Marsha Hunt (actress)
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|Born||Marcia Virginia Hunt
October 17, 1917
Chicago, Illinois, U.S.
|Spouse(s)||Jerry Hopper (1938-1945)
Robert Presnell Jr. (1946-1986) (his death) (1 child)
Marsha Hunt attended the Theodore Irving School of Dramatics during her high school years. She was a singer and a model before Paramount Pictures signed her to a contract in 1934. At 18, she made her film debut in The Virginia Judge. In 1937, she starred alongside John Wayne in the western Born to the West.
During the late 1930s and into the 1940s, Hunt signed a number of petitions promoting liberal ideals. She was also a member of the Committee for the First Amendment. Because of this association, her name appeared in the pamphlet Red Channels. Although she and her husband, Robert Presnell, were never called before the House Un-American Activities Commission (HUAC), like Charlie Chaplin, their names were put on the blacklist, and they found it extremely difficult to find work. On October 27, 1947, she flew with a group of about 30 actors, directors, writers, and filmmakers (including John Huston, Humphrey Bogart, Lauren Bacall and Danny Kaye), to Washington D.C. to protest the actions of Congress. When she returned to Hollywood three days later, things had changed. She was asked to denounce her activities if she wanted to find more work—but she refused. She did keep working until the publication of Red Channels, but afterwards it became very hard.
She had worked steadily from 1935 until 1949, appearing in 52 films. In 1944 she polled seventh in a list by exhibitors of "Stars of Tomorrow". After being blacklisted, she appeared in only three films in the next eight years. In 1957, she started getting more work, appearing in six films during the next three years, at which time she semi-retired in 1960. Since then she has appeared only in small roles in five films and numerous television shows, including an episode of the ABC medical drama Breaking Point.
In 1971, she would appear in a movie written by fellow blacklist member, Dalton Trumbo (whom Kirk Douglas had gotten back on the screen with Spartacus), in the movie Johnny Got His Gun, playing the mother of the title character played by Timothy Bottoms.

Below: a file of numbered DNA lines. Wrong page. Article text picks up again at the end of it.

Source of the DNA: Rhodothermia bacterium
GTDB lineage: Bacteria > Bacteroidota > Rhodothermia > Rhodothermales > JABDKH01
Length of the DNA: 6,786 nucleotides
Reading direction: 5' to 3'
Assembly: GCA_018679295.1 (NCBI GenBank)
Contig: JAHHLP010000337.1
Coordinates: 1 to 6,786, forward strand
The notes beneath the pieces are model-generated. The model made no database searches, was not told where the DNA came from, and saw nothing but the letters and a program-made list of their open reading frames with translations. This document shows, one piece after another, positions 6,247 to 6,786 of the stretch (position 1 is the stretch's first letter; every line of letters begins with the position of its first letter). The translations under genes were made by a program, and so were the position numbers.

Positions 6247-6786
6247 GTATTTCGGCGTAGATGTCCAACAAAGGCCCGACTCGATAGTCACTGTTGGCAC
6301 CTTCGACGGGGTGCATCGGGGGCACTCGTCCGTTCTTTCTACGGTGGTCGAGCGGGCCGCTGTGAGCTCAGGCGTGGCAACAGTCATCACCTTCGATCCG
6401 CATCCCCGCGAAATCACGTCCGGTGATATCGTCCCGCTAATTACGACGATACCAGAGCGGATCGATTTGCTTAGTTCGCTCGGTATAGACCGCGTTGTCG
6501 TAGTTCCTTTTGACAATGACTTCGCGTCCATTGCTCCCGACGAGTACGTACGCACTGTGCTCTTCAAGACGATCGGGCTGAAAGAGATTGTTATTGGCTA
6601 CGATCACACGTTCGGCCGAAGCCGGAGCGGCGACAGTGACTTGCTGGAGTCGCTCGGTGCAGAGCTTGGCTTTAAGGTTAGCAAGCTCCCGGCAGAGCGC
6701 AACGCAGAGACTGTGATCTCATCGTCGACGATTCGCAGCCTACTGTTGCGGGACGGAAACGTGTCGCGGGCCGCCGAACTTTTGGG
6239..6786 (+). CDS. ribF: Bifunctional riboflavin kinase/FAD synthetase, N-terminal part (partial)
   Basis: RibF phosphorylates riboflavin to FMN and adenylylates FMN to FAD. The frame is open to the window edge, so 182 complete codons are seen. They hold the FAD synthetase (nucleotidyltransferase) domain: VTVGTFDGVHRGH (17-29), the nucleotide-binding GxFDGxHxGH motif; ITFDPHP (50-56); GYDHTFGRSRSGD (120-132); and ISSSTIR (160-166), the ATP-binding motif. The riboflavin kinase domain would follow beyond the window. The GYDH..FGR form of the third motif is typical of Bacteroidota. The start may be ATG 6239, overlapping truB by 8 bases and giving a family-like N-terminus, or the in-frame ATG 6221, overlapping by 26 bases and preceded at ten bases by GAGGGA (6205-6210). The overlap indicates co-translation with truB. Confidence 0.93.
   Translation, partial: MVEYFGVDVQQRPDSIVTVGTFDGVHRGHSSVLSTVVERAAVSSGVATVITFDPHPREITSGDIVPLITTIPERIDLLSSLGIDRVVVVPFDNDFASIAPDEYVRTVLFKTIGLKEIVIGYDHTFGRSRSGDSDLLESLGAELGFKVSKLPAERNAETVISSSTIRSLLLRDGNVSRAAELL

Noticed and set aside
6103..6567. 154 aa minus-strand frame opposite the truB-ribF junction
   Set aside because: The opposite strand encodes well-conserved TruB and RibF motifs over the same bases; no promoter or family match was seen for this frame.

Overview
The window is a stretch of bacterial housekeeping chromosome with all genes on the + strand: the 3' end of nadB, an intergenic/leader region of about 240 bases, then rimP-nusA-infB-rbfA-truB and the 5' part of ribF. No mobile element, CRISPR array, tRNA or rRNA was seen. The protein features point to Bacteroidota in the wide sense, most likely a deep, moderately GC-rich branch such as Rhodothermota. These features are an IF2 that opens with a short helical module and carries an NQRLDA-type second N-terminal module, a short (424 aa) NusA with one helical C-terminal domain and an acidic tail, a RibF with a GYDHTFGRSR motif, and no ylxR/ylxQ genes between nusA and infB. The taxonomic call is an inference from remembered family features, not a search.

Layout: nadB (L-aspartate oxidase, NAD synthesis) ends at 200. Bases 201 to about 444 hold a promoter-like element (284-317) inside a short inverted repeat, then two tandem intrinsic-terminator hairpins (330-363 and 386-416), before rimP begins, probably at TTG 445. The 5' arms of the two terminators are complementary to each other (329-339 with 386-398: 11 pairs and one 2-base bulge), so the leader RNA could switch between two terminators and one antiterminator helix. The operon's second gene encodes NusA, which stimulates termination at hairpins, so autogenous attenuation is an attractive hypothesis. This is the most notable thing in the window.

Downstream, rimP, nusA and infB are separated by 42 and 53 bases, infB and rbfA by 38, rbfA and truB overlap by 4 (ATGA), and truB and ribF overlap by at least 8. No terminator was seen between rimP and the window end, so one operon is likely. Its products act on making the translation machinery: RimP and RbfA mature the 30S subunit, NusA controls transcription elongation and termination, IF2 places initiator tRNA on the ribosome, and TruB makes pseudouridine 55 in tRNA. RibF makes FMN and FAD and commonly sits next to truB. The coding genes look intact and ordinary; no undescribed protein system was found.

Since 1980, she has been the honorary mayor of Sherman Oaks, California. Hunt is still very liberal, and is very concerned with such issues as global pollution, worldwide poverty, peace in third world nations, and population growth.
In 1993, her book The Way We Wore: Styles of the 1930s and '40s and Our World Since Then was published by Fallbrook Publishing.
Hunt played Elizabeth Lyons in a 2005 movie, Chloe's Prayer. She produced the CD Tony London: Songs From The Heart with the Page Cavanaugh Trio that includes two of the fifty songs that Hunt has composed.
As of 2007, Marsha Hunt has served for many years and continues to serve on the Advisory Board of Directors for the San Fernando Valley Community Mental Health Center, a large non-profit in the San Fernando Valley where she continues to advocate for adults and children affected by homelessness and mental illness.
In 2008, Hunt appeared in a short film noir, The Grand Inquisitor, as Hazel Reedy, the could-be widow of one of America's most infamous unapprehended serial killers. The film premiered at the 6th annual Noir City Film Festival in San Francisco.
In 2014, Hunt debuted a clip of a song she wrote 40 years ago titled "Here's to all who Love" about love and marriage equality for same sex couples. Sung by glee star Bill A. Jones the clip immediately went viral it will be featured in Marsha Hunt's Sweet Adversity an upcoming documentary about her life. 
Hunt is Methodist. She married Jerry Hopper in 1938, but they later divorced in 1945. Marsha Hunt and screenwriter and radio director Robert Presnell Jr. married in 1946 and remained together until his death in 1986 at 71.
- "SAGA OF THE HIGH SEAS.". The Mercury (Hobart, Tas. : 1860 - 1954) (Hobart, Tas.: National Library of Australia). 11 November 1944. p. 9. Retrieved 24 April 2012.
- http://www.fumSoft machine)ceunice.org/About.html
- McGilligan, Patrick and Paul Buhle (1997). Tender Comrades: A Backstory of the Hollywood Blacklist (Glenn Lovell Q&A with Hunt). St. Martin's Press. ISBN 0-312-17046-7.
|Wikimedia Commons has media related to Marsha Hunt.|
- Marsha Hunt documentary film
- Marsha Hunt at the Internet Movie Database
- Marsha Hunt at the Internet Broadway Database
- Interview with Glenn Lovell for 50 YEARS: SAG REMEMBERS THE BLACKLIST
- Interview with Elizabeth Farnsworth on PBS's "Newshour" about Blacklisting
- Attitude Toward Aging with Marsha Hunt, WebMD Live Events Transcript
- Marsha Hunt on the cover of Life magazine ; March 6 1950